Berlin decides to send an experienced, albeit controversial, colonial fighter who was noticeable in East Africa for his brutality: General Lothar von Trotha. His motto: 'To use violence with blatant terrorism and even with cruelty was and is my policy. I destroy the insurgent tribes in rivers of blood and rivers of money. Something new can only arise from this sowing. '"

Genocide of the Herero: a cruel crime by German colonial rule

Lothar von Trotha travels to South West Africa with his expedition choir. In August 1904 the general had the opportunity for the decisive battle:

"The Herero have all withdrawn to a high plateau in central Namibia on the so-called Waterberg. Von Trotha wants to fight a cauldron battle. But the Herero manage to leave this cauldron and flee northeast into the largely waterless Omaheke desert, that is it Arid area between what is now Botswana and Namibia. Von Trotha then has this arid area cordoned off by his soldiers and prevents the Herero who fled, especially women, children and old people, from leaving this arid area again and getting to the watering points Desert, thousands, tens of thousands of Herero are dying of thirst. "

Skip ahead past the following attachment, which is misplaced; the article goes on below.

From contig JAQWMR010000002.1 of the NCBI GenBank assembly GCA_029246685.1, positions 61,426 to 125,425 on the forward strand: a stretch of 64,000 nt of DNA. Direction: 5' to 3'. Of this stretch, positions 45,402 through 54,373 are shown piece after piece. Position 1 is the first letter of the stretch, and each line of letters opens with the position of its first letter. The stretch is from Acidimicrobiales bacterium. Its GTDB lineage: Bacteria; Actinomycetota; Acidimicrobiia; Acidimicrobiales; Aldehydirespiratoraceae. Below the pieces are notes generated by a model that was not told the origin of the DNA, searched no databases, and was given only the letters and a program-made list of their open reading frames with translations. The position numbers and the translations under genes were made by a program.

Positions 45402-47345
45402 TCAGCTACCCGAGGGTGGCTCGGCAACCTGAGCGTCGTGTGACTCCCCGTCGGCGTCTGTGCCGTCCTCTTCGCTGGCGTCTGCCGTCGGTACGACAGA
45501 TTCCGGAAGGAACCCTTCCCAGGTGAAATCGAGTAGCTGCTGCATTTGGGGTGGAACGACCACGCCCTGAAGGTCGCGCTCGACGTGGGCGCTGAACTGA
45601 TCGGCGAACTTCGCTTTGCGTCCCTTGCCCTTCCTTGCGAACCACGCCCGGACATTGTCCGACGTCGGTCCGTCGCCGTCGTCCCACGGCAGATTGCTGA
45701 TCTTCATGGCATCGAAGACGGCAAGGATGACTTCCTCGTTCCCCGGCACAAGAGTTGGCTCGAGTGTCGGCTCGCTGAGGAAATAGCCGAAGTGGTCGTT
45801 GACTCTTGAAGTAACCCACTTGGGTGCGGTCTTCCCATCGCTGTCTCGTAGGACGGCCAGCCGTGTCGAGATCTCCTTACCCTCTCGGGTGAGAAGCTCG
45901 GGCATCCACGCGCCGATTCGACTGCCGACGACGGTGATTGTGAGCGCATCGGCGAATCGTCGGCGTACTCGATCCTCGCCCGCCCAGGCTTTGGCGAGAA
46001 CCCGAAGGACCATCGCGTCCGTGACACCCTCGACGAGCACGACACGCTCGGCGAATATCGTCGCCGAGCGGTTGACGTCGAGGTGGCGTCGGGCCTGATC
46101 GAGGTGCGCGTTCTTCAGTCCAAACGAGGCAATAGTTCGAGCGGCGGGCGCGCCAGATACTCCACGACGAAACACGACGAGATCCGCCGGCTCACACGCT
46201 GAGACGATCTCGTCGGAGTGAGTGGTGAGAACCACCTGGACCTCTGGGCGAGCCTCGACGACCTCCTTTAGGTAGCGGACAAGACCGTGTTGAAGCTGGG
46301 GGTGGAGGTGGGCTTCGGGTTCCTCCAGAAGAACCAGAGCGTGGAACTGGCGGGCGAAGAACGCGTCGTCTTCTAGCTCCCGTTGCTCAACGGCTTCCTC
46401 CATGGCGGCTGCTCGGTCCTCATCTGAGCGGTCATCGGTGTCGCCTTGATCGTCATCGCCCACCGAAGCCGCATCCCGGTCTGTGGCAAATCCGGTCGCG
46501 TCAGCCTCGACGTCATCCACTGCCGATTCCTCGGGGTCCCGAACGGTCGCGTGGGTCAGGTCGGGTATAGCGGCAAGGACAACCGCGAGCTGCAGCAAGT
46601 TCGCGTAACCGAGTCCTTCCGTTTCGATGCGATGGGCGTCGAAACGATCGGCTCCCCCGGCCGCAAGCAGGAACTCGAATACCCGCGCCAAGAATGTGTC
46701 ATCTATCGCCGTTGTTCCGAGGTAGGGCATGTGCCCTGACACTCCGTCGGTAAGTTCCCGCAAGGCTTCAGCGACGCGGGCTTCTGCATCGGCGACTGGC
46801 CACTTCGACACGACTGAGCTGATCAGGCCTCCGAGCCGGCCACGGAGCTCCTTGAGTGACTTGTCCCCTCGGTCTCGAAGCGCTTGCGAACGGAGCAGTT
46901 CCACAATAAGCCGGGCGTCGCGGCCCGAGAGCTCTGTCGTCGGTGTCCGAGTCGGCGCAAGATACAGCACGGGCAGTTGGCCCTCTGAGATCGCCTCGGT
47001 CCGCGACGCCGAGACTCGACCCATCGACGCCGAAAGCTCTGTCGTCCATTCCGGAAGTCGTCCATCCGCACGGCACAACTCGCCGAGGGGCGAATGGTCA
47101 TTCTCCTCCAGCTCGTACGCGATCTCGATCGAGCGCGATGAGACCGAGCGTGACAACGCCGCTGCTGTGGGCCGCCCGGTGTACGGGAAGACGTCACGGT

There is current political dispute about whether this crime, this first genocide of the 20th century, according to Jürgen Zimmerer, can also be officially called genocide. The President of the Bundestag Jürgen Lammert wrote last summer in the "Zeit" of a genocide against the Herero. But there is still no official word from the highest political representatives, from the Federal Chancellor or the Federal President - not least because they fear financial demands for compensation.

Critical reappraisal of the German colonial era

In the larger context, however, it is about continuing a critical reappraisal of the German colonial era. And nowhere else is the 500-year history of colonialism so present as in the trading metropolis of Hamburg, Germany's gateway to the world. Despite all the differences of opinion in the city, the Senate decided to support this work, also in the field of science: Prof. Jürgen Zimmerer:

"As part of this decision to deal with the colonial legacy, Hamburg provided start-up funding for a research center 'Hamburg's post-colonial legacy', and part of this start-up funding is a scholarship program, where a doctoral student from Hamburg and a doctoral student from Dar es Salaam in Tanzania together here with us in Research and work in Hamburg, and practically from the start, bring Tanzania's perspective into everyday discussions. "